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Jill Wechsler is Pharmaceutical Technology's Washington Editor, firstname.lastname@example.org.
The stimulus bill expands the healthcare safety net while boosting investment in health IT and comparative research.
In addition to providing tax breaks and investing billions to jump start the economy, the recently enacted economic stimulus package supports healthcare for the unemployed and takes steps to modernize the nation’s troubled health care system. When coupled with the just-reauthorized Children’s Health Insurance Program (CHIP), the new policies take important steps towards expanding health care coverage and setting the stage for future healthcare reform.
Key health-related provisions in the legislation include:
Supporting the safety net
Most of the money in the bill devoted to healthcare aims to expand coverage for the uninsured. The added funds will bolster state Medicaid programs, support hospitals that provide emergency care, continue Medicaid for low-income workers shifting from welfare to work, and help newly unemployed workers retain previous group health insurance. The final compromise, though, drops an earlier proposal to expand Medicaid substantially to cover more higher-income individuals who lose their jobs. Instead, the legislators agreed to increase federal payments to Medicaid programs and let the states determine how to provide needed coverage.
The package also bolsters Medicare by blocking proposed reductions in reimbursement to teaching hospitals and hospice providers. And there’s an adjustment in payments to nursing homes.
Although comparative effectiveness (CE) research and health IT are not likely to create many new jobs or expand the healthcare safety net, their potential for reducing healthcare costs justified a place in the economic stimulus package.
Yet, these relatively low-cost initiatives generated considerable controversy. There is broad support for doing more research on which treatments and medical procedures are most effective in patient care. The expectation is that unbiased expert evidence will prompt doctors to prescribe appropriate treatments and will reduce spending on ineffective procedures and products in the process.
The fear of pharmaceutical and medical device companies, though, is that the program will be used to blast high-tech, high-cost products. Initial language accompanying the House bill stoked these worries by promising payoffs from CE analysis showing what’s most effective and should be utilized, and that less effective and more expensive products “will no longer be prescribed.” That phrase set off an eruption of dire warnings about treatment denials and government rationing. Pharma lobbied to describe the program as “clinical effectiveness” research and to kill any hints of treatment mandates or cost consideration.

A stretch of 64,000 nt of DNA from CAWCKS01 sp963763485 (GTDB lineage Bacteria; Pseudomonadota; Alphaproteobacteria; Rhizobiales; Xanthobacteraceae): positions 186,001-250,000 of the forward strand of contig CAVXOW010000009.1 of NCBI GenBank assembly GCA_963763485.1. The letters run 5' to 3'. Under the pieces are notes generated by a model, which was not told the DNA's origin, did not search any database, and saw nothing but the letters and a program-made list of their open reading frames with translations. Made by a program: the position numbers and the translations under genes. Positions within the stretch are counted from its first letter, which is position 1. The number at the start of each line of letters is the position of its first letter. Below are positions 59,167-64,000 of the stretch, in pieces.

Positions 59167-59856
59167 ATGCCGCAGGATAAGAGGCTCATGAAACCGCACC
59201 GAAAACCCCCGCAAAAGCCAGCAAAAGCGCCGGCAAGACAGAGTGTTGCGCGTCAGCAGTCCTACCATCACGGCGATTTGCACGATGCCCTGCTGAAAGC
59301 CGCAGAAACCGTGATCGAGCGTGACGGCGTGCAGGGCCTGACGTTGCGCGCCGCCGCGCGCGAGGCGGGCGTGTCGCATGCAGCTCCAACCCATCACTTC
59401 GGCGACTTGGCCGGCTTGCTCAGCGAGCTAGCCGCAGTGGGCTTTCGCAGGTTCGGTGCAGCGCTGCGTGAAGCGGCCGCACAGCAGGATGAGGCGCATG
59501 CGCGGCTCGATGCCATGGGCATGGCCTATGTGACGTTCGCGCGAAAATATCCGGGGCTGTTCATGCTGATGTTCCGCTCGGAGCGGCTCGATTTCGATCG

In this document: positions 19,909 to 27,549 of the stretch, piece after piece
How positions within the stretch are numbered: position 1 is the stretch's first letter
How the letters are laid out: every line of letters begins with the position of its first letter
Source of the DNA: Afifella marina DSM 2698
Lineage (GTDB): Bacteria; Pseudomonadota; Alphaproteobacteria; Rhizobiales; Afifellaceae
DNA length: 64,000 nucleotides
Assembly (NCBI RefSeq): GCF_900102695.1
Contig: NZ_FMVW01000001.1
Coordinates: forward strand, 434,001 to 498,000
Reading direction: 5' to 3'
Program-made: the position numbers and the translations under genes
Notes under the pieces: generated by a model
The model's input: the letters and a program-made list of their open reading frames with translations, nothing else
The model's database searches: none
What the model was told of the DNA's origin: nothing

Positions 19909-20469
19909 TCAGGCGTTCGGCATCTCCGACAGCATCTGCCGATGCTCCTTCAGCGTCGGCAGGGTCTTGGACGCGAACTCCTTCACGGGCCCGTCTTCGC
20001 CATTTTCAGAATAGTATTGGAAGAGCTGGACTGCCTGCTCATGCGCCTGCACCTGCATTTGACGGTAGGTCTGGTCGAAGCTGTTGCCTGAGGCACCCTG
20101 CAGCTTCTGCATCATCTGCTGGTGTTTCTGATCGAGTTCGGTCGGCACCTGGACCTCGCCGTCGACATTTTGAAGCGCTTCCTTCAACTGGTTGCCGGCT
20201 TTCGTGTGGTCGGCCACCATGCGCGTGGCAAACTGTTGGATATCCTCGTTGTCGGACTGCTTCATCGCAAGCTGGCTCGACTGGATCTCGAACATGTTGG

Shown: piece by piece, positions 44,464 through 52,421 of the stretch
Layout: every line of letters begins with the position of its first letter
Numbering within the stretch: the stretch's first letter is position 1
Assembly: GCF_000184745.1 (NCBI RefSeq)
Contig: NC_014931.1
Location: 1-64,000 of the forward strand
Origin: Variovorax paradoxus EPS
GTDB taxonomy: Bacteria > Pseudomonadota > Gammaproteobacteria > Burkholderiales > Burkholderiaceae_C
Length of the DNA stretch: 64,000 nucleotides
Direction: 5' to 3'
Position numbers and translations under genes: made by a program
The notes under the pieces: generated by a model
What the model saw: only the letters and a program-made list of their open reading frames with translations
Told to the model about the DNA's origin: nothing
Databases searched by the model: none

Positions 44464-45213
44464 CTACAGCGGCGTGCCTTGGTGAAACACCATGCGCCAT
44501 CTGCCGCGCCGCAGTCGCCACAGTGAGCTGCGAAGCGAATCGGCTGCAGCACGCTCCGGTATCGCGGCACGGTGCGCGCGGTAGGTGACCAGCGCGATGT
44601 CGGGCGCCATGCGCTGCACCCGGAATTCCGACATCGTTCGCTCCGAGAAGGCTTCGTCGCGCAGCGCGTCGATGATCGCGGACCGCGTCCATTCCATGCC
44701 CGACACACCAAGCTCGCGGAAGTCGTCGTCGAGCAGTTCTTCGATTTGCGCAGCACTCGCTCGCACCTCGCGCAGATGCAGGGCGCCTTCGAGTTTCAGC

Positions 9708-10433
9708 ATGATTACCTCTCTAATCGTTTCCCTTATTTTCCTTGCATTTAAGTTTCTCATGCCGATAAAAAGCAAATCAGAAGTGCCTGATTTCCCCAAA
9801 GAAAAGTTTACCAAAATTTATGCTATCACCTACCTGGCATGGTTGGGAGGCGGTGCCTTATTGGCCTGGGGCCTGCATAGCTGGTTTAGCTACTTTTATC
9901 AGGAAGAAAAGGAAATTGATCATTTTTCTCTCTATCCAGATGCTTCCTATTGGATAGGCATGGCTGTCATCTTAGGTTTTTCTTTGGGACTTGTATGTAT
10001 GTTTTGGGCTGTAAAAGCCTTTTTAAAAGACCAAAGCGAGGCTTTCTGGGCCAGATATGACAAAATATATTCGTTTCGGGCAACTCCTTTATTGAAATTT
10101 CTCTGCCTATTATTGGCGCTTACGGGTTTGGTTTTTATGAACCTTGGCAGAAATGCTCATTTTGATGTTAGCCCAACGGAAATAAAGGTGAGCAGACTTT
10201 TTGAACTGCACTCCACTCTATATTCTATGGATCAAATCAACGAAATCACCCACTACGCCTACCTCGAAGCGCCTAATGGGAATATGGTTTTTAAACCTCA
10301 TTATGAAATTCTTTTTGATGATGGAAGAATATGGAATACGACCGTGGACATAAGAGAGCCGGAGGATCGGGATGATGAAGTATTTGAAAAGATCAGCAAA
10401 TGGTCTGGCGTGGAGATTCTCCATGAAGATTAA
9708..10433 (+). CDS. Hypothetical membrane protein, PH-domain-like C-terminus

In the end, the CE research provision stayed in the bill without the term “clinical,” but also without any mention of cost. The language specifies that there is no intent to use CE data to mandate coverage, reimbursement or other payer policies. The measure also addresses fears of pharma and patient advocates that the new program will assess what treatment works best for the average patient and ignore the need for individualized therapy; the conference report notes that the program should consider patient subpopulations and should not lead to one-size-fits-all treatment.
Industry also objected to focusing the CE research agenda on drugs, instead of much trickier comparisons of medical procedures. And the composition and functions of the new Federal Coordinating Council for CE Research makes manufacturers nervous. The final legislation, though, specifies that the Council won’t mandate coverage or reimbursement or issue clinical guidelines. But it’s generally understood that CE assessment funded by AHRQ or NIH will carry considerable weight and support coverage and reimbursement decisions by Medicare and insurers. Payers want CE research to consider costs, and that’s not prohibited in the bill.
The stimulus package also devotes a more lengthy section to promoting health IT adoption. Considered critical for modernizing health care delivery and reducing costs, the bill provides $19 billion to bolster IT operations and prompts physicians and hospitals to install and use electronic health record systems. The legislation officially establishes a national health IT coordinator in HHS to head up these efforts, sets deadlines for establishing interoperability standards and provides a format for doling out subsidies to IT adopters.
The main source of controversy is the push to strengthen privacy protections for individual health records. Insurers, payers, providers, and pharmacists objected that added curbs on disseminating information will stymie efficient and effective care. They fear that new requirements for allowing patients to review personal records will be cumbersome and costly and are looking to HHS to develop workable regulations for an interoperable health IT system to materialize.